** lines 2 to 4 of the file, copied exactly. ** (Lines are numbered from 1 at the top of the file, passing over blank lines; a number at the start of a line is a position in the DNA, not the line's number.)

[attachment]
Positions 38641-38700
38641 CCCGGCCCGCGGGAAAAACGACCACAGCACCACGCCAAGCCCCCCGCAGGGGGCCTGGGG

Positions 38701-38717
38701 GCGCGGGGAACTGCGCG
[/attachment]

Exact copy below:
38641 CCCGGCCCGCGGGAAAAACGACCACAGCACCACGCCAAGCCCCCCGCAGGGGGCCTGGGG

Positions 38701-38717
38701 GCGCGGGGAACTGCGCG